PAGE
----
As the piece progresses, the drumbeats speed up, and Karen and Lisa jump in. The higher notes of the shime-daiko and okedo set add a sense of urgency to the piece. Toshiki, the last ōdaiko player and a high school sophomore, plays with the most power and speed of any so far. My heart is racing along with the beats of the taiko, and I see why Krista finds this to be such an invigorating experience. Once Toshiki has had his turn at soloing, all the ōdaiko players join in together. While Karen and Lisa continue the fast beat from earlier in the piece, the ōdaiko players switch to a steady, slower rhythm. At this point the song pulls in elements of a graceful dance, as the ōdaiko players swing their arms low in a diagonal motion before lifting the bachi high for the next strike. The rhythm builds and builds and then drops, and the piece ends with one single, earth-shattering beat and a yell. After a few indecipherable comments from various members — “after the fourth one where you drop down, skip the last beat” — they all switch drums and begin the piece again. At Portland Taiko, everyone is equal. Toshiki Chiba, at fifteen, is the group’s newest and youngest member, but he is treated “just like everyone else” (Chiba). Toshiki is a quick talker who got interested in taiko a few years ago after seeing an ad in the newspaper. He says that though he generally plays the chu-daiko (チュー太鼓), a barrel-shaped drum mounted on an angled floor stand that is often used for newer members, there is a good deal of mixing among the members. Over the years, the group has learned “that it’s important for all of us to learn all of the parts” (Ede). When I interview Krista in the studio’s tiny office, she has to yell to be heard over the drumbeats. “That drill they’re doing right now,” Krista says, gesturing towards the door that leads to the studio, “the part on the shime and the okedo is difficult, [but] anyone who’s up to the technical challenge can try that” (Ede).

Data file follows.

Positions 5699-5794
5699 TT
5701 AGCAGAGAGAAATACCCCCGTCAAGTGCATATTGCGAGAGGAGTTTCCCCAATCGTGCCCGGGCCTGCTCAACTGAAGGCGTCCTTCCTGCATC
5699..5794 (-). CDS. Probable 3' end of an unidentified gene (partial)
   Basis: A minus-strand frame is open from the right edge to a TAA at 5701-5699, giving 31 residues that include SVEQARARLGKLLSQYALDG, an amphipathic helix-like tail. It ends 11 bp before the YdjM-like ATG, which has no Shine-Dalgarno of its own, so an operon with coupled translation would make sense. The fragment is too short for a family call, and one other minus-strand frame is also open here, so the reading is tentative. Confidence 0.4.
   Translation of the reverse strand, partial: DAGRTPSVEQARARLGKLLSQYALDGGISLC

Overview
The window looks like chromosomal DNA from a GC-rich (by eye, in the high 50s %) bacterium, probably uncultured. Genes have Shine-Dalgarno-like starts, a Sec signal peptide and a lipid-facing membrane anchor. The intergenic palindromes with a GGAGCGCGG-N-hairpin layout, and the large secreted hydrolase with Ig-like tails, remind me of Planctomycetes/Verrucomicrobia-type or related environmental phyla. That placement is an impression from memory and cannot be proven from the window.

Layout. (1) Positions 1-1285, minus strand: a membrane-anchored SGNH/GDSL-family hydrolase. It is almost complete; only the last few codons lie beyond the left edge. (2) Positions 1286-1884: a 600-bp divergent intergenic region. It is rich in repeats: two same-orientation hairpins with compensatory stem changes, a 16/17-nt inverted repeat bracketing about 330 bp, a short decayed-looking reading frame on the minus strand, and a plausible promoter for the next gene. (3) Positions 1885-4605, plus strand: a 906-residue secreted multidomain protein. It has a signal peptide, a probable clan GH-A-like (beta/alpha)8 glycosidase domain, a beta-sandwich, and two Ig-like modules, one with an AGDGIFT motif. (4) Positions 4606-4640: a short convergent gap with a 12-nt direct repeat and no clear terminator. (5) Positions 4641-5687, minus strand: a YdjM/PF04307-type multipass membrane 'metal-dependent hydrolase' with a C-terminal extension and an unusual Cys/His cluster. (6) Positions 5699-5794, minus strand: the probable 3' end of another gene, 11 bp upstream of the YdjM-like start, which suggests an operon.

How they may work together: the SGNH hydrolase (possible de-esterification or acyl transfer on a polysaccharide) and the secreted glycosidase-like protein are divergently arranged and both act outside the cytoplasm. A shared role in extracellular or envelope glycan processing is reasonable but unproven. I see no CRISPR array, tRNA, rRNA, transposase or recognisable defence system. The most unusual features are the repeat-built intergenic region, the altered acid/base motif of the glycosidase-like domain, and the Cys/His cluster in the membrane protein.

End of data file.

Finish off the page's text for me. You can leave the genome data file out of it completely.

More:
The members of Portland Taiko don’t just play different kinds of taiko — they are multitalented musicians, each bringing his or her own set of skills to the table. Krista, who took guitar lessons, counts off members on her fingers. Lisa plays the bassoon, Karen plays the ukulele and guitar, Toshiki plays Western-style drums, and Keiko is a professional violinist with the Oregon Symphony. Valerie, who has been with Portland Taiko since day one, has seen the group “work out different songs so that we can include violin” — for example, Salmon Ghost, Krista’s favorite piece, includes two drummers and a violinist. Now, in the little office, Keiko’s violin music, mixed with the strong beats of the ōdaiko and the quick, light song of the shime-daiko, drifts up from the studio. This piece is called Forest Festival, and it is one of Valerie’s favorites — and one she is very proud of. Forest Festival “was composed by Kenny Endo, one of the taiko luminaries in North America, as a special composition for Portland Taiko” (Otani). Mr. Endo must have been aware of Keiko’s talent with the violin, because this piece is exactly right for Portland Taiko. As Keiko’s violin trails through a forest of strong, proud drumbeats, lending an eerie, magical quality to the music, it is easy to picture the players as the gods and warriors of ancient Japan, come back to life to play the taiko in the industrial areas of North Portland.